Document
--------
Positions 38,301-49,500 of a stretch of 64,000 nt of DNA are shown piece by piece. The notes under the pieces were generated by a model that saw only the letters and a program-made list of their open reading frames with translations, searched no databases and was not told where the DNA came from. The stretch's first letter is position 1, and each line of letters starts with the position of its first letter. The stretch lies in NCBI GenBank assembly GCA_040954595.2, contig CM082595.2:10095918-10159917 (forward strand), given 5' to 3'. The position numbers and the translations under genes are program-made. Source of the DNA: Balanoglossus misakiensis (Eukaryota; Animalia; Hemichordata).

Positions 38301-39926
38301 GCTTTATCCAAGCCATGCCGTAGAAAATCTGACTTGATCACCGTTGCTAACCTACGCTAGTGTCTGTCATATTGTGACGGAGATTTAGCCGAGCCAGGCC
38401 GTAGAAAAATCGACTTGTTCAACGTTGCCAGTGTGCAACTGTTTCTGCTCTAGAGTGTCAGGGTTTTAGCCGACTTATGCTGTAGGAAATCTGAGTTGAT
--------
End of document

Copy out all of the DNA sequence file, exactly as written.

Positions 38,301-49,500 of a stretch of 64,000 nt of DNA are shown piece by piece. The notes under the pieces were generated by a model that saw only the letters and a program-made list of their open reading frames with translations, searched no databases and was not told where the DNA came from. The stretch's first letter is position 1, and each line of letters starts with the position of its first letter. The stretch lies in NCBI GenBank assembly GCA_040954595.2, contig CM082595.2:10095918-10159917 (forward strand), given 5' to 3'. The position numbers and the translations under genes are program-made. Source of the DNA: Balanoglossus misakiensis (Eukaryota; Animalia; Hemichordata).

Positions 38301-39926
38301 GCTTTATCCAAGCCATGCCGTAGAAAATCTGACTTGATCACCGTTGCTAACCTACGCTAGTGTCTGTCATATTGTGACGGAGATTTAGCCGAGCCAGGCC
38401 GTAGAAAAATCGACTTGTTCAACGTTGCCAGTGTGCAACTGTTTCTGCTCTAGAGTGTCAGGGTTTTAGCCGACTTATGCTGTAGGAAATCTGAGTTGAT